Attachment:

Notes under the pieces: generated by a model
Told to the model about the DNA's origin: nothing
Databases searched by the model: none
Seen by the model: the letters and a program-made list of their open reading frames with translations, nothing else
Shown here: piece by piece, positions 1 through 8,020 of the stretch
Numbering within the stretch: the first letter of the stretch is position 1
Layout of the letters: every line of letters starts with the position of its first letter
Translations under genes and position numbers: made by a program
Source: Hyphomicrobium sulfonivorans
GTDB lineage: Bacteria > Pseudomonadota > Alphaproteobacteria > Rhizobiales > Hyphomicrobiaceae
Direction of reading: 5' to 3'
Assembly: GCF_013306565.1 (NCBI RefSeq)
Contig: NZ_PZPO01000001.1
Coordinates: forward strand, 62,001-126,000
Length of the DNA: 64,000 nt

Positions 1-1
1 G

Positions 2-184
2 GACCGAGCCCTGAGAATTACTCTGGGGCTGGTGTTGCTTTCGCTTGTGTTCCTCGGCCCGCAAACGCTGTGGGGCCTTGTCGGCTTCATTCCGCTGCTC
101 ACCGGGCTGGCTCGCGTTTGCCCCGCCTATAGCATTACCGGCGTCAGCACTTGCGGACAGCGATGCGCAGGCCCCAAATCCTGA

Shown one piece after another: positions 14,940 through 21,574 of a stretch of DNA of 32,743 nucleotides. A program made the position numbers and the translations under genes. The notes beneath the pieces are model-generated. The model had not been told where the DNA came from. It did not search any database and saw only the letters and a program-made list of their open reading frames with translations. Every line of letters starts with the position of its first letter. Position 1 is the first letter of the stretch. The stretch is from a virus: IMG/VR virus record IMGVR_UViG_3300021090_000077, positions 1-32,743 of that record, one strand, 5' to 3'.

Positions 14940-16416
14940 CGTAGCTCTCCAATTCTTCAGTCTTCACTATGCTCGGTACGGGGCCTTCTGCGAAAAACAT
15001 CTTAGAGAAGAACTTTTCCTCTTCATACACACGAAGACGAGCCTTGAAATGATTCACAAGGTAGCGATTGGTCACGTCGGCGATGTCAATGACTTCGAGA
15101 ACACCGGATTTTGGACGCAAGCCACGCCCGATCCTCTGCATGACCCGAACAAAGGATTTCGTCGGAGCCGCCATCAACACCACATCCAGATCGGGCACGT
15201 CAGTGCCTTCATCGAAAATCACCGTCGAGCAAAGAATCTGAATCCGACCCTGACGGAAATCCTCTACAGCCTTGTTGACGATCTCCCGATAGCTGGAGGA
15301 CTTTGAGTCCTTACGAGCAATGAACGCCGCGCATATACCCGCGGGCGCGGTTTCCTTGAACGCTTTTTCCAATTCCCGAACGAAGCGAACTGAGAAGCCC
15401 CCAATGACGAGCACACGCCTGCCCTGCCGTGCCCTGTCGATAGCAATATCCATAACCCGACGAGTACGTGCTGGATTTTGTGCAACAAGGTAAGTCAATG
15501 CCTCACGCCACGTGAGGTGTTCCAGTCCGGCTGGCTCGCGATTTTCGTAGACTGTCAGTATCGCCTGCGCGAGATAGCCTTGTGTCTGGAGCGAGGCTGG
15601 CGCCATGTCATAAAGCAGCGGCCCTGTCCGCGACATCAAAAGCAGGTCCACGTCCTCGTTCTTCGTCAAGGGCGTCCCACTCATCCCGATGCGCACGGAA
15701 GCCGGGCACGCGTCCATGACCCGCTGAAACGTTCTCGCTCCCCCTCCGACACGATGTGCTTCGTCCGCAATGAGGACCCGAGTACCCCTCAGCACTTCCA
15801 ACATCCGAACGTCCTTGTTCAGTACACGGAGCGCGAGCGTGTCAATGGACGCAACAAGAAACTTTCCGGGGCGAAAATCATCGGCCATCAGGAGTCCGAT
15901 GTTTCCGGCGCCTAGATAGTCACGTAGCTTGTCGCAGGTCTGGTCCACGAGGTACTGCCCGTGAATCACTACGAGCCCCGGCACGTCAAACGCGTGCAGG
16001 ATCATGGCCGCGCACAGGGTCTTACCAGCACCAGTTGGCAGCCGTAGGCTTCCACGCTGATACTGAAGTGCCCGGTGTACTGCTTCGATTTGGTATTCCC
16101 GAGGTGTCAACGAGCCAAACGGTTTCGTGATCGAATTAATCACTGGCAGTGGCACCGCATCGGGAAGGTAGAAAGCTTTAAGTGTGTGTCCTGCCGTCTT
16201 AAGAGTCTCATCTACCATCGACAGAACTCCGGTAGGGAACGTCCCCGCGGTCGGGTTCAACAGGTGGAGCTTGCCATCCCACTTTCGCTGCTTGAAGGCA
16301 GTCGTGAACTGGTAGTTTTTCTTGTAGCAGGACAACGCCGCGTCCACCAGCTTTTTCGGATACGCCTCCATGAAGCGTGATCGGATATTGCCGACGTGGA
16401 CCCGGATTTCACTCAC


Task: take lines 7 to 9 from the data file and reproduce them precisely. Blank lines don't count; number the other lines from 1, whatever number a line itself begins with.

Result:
Layout of the letters: every line of letters starts with the position of its first letter
Translations under genes and position numbers: made by a program
Source: Hyphomicrobium sulfonivorans